Skip to 0 minutes and 7 seconds CHRIS: In this video, we asked George, one of our teachers, how he used pupils’ misconceptions to help him plan where to start with his teaching, then how he was able to identify misconceptions during the lesson.
Skip to 0 minutes and 19 seconds GEORGE: I think in terms of the planning for learning stage, so when I sat down with my colleague who I teach year three with, we go through what we want the children to learn, from the starting point. Discuss the, say, three or four key misconceptions that are likely to come up. And that’s partly an experience thing, and something that comes through having taught this a number of times. And it’s partly a subject knowledge thing. Knowing the processes that sit behind what we achieved. Some of the children pleasantly surprised me today. They were able to articulate, in a way that I maybe didn’t expect, or haven’t heard them before. That’s always really nice.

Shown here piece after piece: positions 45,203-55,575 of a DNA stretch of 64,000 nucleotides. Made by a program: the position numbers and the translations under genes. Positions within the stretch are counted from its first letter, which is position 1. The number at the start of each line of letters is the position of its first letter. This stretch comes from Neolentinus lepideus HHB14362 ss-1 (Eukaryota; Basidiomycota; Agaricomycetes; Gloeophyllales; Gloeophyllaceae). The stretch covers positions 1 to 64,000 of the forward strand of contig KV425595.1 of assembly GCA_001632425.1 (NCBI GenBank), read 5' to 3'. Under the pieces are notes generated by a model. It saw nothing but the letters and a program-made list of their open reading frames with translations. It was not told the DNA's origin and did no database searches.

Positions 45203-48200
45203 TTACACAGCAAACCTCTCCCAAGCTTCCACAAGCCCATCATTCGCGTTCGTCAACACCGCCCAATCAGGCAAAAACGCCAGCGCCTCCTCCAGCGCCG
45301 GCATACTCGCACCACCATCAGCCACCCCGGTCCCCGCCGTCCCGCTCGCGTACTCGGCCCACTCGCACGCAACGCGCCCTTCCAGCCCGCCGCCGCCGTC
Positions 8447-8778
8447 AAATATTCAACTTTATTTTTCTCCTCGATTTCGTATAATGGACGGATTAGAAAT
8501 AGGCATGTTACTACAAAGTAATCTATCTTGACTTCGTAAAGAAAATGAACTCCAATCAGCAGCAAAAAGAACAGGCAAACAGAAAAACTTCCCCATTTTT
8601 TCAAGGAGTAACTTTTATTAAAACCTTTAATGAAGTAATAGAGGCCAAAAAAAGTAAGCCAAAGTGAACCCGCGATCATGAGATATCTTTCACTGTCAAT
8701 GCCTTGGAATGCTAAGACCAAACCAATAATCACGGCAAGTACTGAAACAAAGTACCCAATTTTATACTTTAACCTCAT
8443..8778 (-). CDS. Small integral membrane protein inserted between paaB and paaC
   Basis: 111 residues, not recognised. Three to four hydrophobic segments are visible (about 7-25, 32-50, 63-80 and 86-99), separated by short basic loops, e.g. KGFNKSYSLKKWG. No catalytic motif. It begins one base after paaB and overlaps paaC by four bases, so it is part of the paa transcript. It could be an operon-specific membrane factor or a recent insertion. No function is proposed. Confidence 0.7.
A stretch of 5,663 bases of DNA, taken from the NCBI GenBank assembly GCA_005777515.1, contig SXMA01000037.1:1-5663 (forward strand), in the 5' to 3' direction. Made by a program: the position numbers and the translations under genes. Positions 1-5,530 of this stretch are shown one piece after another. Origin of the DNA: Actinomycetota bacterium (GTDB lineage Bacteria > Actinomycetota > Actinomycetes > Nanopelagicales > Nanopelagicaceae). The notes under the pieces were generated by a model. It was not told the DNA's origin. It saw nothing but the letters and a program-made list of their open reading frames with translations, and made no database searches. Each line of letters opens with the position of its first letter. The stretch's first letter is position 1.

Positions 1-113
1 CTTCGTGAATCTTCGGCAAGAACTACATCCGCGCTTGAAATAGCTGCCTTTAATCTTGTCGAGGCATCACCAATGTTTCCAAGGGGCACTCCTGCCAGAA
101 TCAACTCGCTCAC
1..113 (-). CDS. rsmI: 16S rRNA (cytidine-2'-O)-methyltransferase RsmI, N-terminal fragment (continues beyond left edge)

Skip to 0 minutes and 55 seconds There was a moment where two of the boys who were working together had part of the problem each. One boy was able to recognise what he needed to do and started it, and then sort of went off. And the other boy understood what he needed to do, but couldn’t get started. So I was able to listen to what each of those had said, and then just say right, work together boys. And they were able to get to the answer. Zero subtract two. So that’s what we’re looking at before. I have nothing, if I have no apples, can you take two apples from me?
Skip to 1 minute and 29 seconds STUDENT: No.
Skip to 1 minute and 30 seconds GEORGE: So is the answer going to be two? I think what you might have done there is, you’ve done it the other way around. You’ve subtracted zero from two, haven’t you? So if you can’t do it in the units column, what you are going to, what’s the mathematical word that we were using?
Skip to 1 minute and 44 seconds STUDENT: Exchange.
Skip to 1 minute and 45 seconds GEORGE: Right. So what are you going to do, then?
Skip to 1 minute and 52 seconds STUDENT: Exchange that.
Skip to 1 minute and 53 seconds GEORGE: Go on then, show me how you do that.